Curious to learn more about evaluation and what it can do for you? Counting What Counts regularly publishes blogposts on topics we know you’ll find interesting and useful. Scroll through some of our past articles below.
Building tools that meet the cultural sector’s desire for greater data collaboration and benchmarking.
We would like to bring to your attention the development of a Participatory focussed small Question Bank, adding more insight to your participatory evaluations.
How important is it for an experience of an online work to be ‘shared’? Lead Analyst, Marc Dunford, considers this in his latest piece of analysis.
John Knell, Director at CWC, reflects on how the inherent flexibility of the Impact & Insight Toolkit provides for a good fit with ACE’s new Ambition & Quality Investment Principle
We are keen to support the sector gain insight on the impact of their programmes and have been developing a series of survey questions designed specifically for outdoor arts (OA) evaluations. Read more here.
We are keen to develop a small ‘question bank’, containing questions of specific relevance to understanding the impact of outdoor arts, and we need your expertise!
Using the Toolkit, organisations can ‘tag’ their evaluations to indicate the type of work that has been evaluated. We often refer to this as ‘adding evaluation properties’. Read here why this is important.
It is good data science practice to visualise and explore your data before trying to answer specific research questions.
The goal of our data focused blogposts is to share and explain data methods used in the Toolkit and the insights we find as a result of research.
The Toolkit truly is flexible! In addition to meeting your funders’ requirements, we want you to know that the platform can be used for so much more.
Counting What Counts addresses some common misconceptions about evaluating artistic and cultural experiences using the Impact & Insight Toolkit.
Due to feedback and requests from users of the Culture Counts platform, the team has developed a new feature in the platform – to allow for a response to a question to be required in order to progress with a survey. Read this post to find out more.
Read here how we have been exploring some of the central ambitions of the CPP programme and how they can best be evaluated through the Toolkit with newly-available Placemaking dimensions.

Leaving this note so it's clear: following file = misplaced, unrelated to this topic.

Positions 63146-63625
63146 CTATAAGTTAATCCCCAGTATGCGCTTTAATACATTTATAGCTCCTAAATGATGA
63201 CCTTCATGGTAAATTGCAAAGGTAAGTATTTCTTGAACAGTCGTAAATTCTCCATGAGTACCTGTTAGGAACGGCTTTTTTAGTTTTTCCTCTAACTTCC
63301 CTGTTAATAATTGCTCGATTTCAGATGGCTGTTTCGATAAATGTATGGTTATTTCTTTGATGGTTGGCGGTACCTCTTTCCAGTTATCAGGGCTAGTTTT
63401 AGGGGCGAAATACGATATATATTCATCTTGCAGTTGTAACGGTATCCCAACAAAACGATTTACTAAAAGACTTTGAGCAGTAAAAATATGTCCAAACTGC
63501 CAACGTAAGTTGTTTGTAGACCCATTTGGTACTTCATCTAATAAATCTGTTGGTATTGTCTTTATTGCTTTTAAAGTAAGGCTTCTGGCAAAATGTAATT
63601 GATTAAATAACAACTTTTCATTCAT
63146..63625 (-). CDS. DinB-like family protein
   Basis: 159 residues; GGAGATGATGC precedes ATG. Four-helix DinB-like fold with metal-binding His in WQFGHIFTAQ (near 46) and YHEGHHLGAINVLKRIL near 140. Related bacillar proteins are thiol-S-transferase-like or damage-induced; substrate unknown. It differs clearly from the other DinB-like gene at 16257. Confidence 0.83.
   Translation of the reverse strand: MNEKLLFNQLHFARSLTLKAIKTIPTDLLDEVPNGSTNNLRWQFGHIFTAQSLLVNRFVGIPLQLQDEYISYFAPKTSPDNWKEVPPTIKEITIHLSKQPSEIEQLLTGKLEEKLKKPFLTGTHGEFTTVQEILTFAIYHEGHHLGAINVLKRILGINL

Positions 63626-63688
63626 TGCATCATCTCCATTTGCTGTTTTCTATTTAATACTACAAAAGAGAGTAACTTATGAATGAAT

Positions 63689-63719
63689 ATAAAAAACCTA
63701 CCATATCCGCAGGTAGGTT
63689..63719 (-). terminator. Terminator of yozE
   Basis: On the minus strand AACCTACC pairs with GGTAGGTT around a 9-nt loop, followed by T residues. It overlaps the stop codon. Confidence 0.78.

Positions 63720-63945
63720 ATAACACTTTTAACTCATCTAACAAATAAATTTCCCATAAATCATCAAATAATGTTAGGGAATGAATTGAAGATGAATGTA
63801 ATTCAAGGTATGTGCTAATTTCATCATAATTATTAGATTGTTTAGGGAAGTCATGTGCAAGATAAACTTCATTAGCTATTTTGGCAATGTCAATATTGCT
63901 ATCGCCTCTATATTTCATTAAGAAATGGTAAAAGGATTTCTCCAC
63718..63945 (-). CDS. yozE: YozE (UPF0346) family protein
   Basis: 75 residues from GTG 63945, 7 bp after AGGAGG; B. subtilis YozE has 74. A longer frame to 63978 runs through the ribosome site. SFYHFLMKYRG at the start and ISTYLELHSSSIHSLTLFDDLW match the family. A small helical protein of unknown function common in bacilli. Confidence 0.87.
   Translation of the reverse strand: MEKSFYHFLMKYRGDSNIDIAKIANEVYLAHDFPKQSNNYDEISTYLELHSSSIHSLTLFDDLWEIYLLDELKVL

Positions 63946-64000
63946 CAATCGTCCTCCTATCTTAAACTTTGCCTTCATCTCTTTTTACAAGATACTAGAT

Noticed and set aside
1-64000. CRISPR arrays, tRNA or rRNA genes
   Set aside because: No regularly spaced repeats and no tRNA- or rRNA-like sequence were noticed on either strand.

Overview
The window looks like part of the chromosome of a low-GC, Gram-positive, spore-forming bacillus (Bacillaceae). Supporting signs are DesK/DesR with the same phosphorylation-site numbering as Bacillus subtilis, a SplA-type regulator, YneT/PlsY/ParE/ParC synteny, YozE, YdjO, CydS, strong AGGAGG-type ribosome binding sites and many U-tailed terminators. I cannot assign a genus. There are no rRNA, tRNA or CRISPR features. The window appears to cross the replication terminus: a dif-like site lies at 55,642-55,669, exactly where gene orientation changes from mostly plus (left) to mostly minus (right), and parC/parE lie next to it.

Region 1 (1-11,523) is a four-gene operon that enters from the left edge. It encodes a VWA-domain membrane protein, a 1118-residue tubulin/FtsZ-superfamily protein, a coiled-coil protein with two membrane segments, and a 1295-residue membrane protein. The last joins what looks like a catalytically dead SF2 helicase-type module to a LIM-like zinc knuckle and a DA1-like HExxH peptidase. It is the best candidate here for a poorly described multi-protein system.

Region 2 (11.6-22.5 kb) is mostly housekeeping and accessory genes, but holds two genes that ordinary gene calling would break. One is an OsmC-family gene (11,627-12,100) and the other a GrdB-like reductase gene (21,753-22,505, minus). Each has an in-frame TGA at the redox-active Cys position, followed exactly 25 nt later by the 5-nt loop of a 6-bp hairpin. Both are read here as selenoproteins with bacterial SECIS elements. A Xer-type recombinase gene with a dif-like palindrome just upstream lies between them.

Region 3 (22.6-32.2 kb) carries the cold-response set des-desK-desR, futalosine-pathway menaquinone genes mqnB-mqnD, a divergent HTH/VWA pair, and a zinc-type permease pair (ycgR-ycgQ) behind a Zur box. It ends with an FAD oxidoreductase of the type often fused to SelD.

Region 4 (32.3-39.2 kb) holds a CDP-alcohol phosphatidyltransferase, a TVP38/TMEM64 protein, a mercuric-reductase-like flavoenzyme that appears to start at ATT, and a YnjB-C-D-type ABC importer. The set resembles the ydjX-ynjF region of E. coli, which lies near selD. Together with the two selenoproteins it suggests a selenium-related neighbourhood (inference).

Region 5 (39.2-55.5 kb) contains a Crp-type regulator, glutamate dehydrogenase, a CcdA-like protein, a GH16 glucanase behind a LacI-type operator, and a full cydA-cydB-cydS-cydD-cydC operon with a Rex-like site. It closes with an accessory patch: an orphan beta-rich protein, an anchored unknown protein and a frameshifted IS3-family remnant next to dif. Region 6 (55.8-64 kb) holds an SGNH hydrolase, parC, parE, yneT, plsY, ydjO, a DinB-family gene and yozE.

We’d like to announce that we have made some changes to the set of participatory dimensions available to Impact & Insight Toolkit users. As you may remember, we ran two participatory workshops in November 2019 as part of the Artform And Museum Metric Strand...
Quick Response (QR) codes are barcodes that, when scanned by a smartphone/computer tablet camera, take you to a specific webpage. First developed in the 1990s, it is anticipated that the year 2020 will see the rise of the QR code in the UK as the Coronavirus pandemic...
At Counting What Counts, we strive to respond to the ever-changing needs of the sector in the UK. We have been working with NPOs, ACE and external peers to construct a template evaluation which Toolkit users can use to evaluate their online works.
See here our statement on what the Coronavirus pandemic means for your Impact & Insight Toolkit funding requirements as a Band 2 or 3 National Portfolio Organisation.
Over the course of the past year or so, we have become more familiar with the complexities that using a standardised evaluation platform, such as the Toolkit, presents for touring companies and the receiving houses. In this blog post we try and establish in what ways the challenges experienced by touring companies can be lessened.
In response to you, The Audience Agency and Counting What Counts have been working together to test the integration of the Audience Finder and Toolkit systems. Take a look and see how it’s been going so far…
Remember, you can maximise your use of the Toolkit by adding your own questions. Culture Counts has developed a couple of new inbuilt questions for you to choose from, so that you can learn more about what your audience thinks.